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Decoding Congress's social media plunge

July 23, 2013 10:23 IST

Decoding Congress's social media plunge

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So Congress has taken the plunge into the world of social networking. Though late in the game the party has realised the need to reach out to an estimated 8 crore people who use online networking, to aggressively counter the BJP campaign against it on corruption and propagate the UPA government’s achievements. Anita Katyal reports.

If the proceedings of the communications workshop organised by the Congress on Monday is any indication, the party believes that the 2014 Lok Sabha elections will be fought through the social media. 

And the Congress obviously does not want to lag behind its main political rival, the Bharatiya Janata Party, which clearly took the lead in using social media to run a sustained campaign against the United Progressive Alliance government and also to connect with the youth. 

BJP’s campaign committee chief and Gujarat Chief Minister, Narendra Modi has been active on social networking website Twitter for several years now and has a huge following.

Other BJP leaders, including Leader of Opposition in the Lok Sabha Sushma Swaraj, also use Twitter while veteran BJP leader L K Advani is an active blogger.

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Decoding Congress's social media plunge

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Having been beaten at this game, the Congress is now trying to make up for lost time as it is trying to increase its presence on the social media.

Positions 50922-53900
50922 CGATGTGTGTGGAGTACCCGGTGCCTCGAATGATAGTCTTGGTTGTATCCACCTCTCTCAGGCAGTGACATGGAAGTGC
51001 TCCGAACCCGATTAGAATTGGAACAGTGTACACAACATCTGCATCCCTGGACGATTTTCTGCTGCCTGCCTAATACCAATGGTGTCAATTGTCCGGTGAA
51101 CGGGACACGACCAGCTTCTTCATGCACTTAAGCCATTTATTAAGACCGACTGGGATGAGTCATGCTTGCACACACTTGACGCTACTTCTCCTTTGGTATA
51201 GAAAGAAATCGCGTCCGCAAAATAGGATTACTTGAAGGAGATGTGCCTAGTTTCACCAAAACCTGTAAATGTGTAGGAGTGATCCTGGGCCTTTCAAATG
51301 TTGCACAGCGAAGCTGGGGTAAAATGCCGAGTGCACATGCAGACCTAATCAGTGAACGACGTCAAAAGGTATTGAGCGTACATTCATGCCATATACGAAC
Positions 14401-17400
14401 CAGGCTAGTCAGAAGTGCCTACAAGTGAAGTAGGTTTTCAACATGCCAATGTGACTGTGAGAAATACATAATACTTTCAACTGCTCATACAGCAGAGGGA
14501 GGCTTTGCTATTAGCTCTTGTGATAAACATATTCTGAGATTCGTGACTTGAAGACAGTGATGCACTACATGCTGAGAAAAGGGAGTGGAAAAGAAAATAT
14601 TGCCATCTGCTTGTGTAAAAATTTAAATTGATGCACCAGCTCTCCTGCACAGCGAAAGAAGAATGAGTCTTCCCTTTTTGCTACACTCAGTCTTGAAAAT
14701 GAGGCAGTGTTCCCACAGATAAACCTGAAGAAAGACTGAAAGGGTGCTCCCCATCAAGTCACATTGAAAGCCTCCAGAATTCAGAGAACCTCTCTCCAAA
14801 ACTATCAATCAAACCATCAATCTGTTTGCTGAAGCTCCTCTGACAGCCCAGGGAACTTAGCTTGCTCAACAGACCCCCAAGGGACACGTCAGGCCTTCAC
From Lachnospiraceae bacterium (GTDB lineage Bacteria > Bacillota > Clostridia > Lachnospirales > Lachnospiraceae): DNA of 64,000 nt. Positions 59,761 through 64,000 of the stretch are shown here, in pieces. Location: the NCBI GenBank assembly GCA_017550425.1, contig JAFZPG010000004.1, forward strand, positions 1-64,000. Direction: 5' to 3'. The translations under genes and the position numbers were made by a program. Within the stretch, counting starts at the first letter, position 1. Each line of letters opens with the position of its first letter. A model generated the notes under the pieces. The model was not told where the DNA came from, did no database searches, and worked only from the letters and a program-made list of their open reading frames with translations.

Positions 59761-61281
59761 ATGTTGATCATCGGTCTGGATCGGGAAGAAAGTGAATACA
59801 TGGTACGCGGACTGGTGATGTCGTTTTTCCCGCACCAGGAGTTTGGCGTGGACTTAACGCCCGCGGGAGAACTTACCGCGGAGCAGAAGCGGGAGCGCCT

It made a splash when Modi addressed a session at FICCI with a new twitter handle “Feku”, which immediately starting trending.

On Monday, a special session on social media was organised as part of the two-day workshop for Congress spokespersons from across the country to coach them on how they should communicate the UPA government’s achievements and the party’s position on key issues to the people.

This is the first time that social media has been included in workshops for spokespersons conducted occasionally by the party. 

However, this is the first time that such an exercise is being conducted after Congress vice-president Rahul Gandhi took personal charge of the party’s communications department and placed it under the charge of his nominee, Ajay Maken.

While encouraging its spokespersons to use social media, the Congress leadership has also realised its perils as comments and tweets by its overenthusiastic leaders has ended up embarrassing the party

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In a message to leaders like Digvijaya Singh and Shakeel Ahmed, whose recent tweets have raked up unnecessary controversies, Rahul made it clear that partymen should not speak out of turn or go beyond the party line.

“Spokespersons and panelists may have their individual views, but as party spokespersons and panelists you have to be within party line. We cannot go beyond party ideology. Those who go beyond will be noticed and action will be taken,” Rahul told the delegates.